Those clogged up drains.

I can’t think of a more effective way to learn how your plumbing system works than to have it stop working. I used to think that your food disposal was a magic tunnel that just took all of the food away. I honestly never thought about where it went. I even remember thinking once, “I wonder where all this is going…..hmm, oh well.” It seems rather intuitive (once you actually stop to think about it) that the disposal is connected to the rest of your plumbing system, right? This lends itself to the idea that if one component of the system stops working, the rest does as well. Let me tell you how this looked for us this weekend: old lettuce and beans rising to a new and disgusting life from the drain in our bathtub. Never have I been so glad that I did not recently eat fish.

At first, it didn’t seem so bad. But then, water from our toilets started to clog, sinks weren’t draining, and water (I don’t know if it’s the same water, I’ve since chosen not to think about it) started to come up from the drain in our bathroom, giving us about an inch of “I don’t want to know where it came from” grossness on our floor.

It seemed that by cooking a lot more at home, going out less, and shoving a whole bunch of food scraps in our disposal resulted in clogged up drains, unresolved food remains, and a large, giant mess for us this weekend. We weren’t dealing with our food scraps well, and as a result, our pipes didn’t know what to do all the excess garbage they were taking in.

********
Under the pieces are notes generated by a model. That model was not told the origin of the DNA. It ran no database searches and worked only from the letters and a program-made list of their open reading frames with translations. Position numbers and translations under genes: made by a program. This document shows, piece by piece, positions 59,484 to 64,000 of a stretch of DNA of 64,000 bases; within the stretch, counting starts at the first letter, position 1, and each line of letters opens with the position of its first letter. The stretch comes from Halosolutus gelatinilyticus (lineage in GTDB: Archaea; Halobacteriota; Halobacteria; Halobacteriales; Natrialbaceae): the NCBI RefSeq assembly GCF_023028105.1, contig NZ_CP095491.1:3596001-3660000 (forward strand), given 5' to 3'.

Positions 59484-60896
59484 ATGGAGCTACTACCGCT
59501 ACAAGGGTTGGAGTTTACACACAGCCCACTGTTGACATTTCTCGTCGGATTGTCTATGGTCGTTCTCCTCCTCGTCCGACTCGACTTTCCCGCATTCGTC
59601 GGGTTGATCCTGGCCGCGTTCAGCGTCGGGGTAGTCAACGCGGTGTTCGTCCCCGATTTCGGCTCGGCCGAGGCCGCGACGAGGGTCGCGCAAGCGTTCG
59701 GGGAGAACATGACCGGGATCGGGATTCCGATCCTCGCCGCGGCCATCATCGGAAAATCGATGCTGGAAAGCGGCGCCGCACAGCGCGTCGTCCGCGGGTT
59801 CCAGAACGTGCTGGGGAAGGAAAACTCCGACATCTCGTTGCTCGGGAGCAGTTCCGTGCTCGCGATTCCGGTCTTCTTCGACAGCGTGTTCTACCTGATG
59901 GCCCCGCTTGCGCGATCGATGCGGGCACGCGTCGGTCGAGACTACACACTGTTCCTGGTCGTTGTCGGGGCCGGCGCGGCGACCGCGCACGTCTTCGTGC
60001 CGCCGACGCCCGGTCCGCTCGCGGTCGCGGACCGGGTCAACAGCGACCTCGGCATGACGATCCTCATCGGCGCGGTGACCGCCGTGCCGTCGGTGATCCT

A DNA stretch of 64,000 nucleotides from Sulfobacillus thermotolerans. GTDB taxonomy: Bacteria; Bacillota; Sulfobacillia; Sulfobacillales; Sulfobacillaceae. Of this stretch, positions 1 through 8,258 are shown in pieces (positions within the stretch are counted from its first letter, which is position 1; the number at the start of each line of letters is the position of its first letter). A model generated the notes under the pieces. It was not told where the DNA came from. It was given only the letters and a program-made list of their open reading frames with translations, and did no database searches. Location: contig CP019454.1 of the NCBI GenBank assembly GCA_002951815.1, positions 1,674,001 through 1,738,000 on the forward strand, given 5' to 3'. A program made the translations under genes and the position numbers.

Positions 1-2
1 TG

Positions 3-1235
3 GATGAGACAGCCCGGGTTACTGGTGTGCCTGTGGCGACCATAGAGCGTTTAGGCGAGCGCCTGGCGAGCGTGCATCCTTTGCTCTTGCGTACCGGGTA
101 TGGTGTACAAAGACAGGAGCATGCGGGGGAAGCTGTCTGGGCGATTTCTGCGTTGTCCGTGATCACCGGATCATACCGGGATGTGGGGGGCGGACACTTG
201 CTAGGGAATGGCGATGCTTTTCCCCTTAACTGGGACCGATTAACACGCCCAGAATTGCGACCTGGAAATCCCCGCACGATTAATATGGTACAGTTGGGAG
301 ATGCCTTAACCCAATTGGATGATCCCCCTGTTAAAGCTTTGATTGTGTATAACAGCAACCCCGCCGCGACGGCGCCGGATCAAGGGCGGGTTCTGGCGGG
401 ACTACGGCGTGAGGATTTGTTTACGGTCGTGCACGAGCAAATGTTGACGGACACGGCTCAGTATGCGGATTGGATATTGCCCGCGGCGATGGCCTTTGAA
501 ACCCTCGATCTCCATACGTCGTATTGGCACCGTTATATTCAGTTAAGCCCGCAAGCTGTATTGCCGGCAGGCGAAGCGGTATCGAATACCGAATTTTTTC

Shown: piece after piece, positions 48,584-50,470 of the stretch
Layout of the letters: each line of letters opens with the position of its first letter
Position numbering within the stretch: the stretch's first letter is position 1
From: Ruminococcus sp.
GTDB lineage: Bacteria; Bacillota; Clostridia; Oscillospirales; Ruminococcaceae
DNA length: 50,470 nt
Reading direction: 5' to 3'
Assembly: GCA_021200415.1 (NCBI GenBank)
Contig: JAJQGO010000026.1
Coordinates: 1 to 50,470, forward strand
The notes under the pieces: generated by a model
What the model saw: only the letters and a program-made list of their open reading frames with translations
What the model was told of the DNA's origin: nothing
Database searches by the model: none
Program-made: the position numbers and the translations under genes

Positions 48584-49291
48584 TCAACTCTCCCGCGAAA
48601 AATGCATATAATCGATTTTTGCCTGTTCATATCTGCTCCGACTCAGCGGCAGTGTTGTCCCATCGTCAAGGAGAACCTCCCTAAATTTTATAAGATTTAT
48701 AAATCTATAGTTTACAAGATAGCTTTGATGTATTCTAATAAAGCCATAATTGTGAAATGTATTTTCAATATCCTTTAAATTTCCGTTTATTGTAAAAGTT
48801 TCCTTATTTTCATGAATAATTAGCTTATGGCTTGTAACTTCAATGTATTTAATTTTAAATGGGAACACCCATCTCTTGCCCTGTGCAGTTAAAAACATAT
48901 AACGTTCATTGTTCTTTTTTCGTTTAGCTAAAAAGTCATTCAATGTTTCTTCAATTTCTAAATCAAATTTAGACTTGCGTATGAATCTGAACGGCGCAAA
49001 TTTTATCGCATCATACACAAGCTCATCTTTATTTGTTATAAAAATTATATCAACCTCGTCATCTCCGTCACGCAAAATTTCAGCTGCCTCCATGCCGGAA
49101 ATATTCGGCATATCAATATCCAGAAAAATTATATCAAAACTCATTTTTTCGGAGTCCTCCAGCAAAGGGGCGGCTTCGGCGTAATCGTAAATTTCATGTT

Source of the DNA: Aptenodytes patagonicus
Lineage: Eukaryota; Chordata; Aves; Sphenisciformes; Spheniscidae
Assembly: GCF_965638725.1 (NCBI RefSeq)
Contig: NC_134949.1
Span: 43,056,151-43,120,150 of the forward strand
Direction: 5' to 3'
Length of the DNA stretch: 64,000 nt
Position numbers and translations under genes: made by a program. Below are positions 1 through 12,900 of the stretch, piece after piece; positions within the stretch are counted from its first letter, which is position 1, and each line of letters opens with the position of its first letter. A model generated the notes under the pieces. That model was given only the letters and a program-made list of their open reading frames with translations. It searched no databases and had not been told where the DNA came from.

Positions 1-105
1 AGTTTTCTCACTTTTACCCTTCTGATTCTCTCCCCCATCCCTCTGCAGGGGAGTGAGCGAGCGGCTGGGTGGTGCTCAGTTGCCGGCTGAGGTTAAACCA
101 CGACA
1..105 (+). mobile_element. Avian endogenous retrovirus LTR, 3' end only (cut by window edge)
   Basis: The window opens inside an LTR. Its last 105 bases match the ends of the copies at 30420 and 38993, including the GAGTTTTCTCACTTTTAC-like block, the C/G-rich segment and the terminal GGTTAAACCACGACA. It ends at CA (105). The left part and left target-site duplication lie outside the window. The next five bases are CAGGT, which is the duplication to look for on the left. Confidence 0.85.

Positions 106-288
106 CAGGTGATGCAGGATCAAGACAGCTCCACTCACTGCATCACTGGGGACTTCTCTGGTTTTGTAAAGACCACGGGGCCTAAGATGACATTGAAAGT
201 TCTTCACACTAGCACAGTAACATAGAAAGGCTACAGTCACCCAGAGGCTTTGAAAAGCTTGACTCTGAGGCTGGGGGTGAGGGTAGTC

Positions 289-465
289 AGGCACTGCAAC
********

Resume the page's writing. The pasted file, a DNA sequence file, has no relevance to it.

Can you guess where all this is going? Yup. Enemas and colonics.

I’m probably kidding (but we are talking about plumbing systems, aren’t we?).


Its all taken care of now, we’re utilizing our compost pile, being kind to our drains, thanking God that we have clean, running water in our house on a daily basis.

It seems that when you don’t dispose of things well the first time, they come back bigger, grosser, and hairier the second (and third and fourth, according to our tub drain). I realized that I was doing this this weekend as well, not just with our food disposal, but with myself.

I realized a few days ago that something about the past few months had left me feeling ineffective and exhausted. I wasn’t disposing of my junk effectively, and I wasn’t receiving grace from God either.

And heres the thing. When we’re in relationships with other people, whether they’re just friends, working relationships, your marriage, your larger community, we’re going to have to deal with junk. We’re very imperfect people, loving each other in imperfect ways, and because we live in fallen world, we’re never going to feel like our emotional bank account balance is full (though some days are better than others).

I’ve had to take the past few days and ask to be restored. I had to ask God to help me deal with my everyday debris better, and not just ‘shove it all down the disposal,’ because unfortunately, as I learned this weekend, somethings going to inevitably get clogged up when you do it that way, and it looks a lot worse coming back up.

So, the easy way can be taken, junk swallowed with a big ol’ swig of wine, but for me, it slowly, surely, clogged up my heart until things didn’t have anywhere else to go.

Fortunately, draino exists. You can take a drain snake to your pipes and unclog them. You can dispose of things more carefully, and not carelessly shove things down your disposal. For me, it looks like a cup of coffee and an early morning spent with God. Thats not how it looks for everyone, but for me, to hear that even Jesus was rejected (from his own people!), he felt pain, he felt drained, tired, weary, it lets me know I’m not alone. I can come to him with everything that I have and he’ll restore me. Circumstances may not change, but your heart does. And mine did.

Matthew 11:28-30

28 “Come to me, all you who are weary and burdened, and I will give you rest. 29 Take my yoke upon you and learn from me, for I am gentle and humble in heart, and you will find rest for your souls. 30 For my yoke is easy and my burden is light.”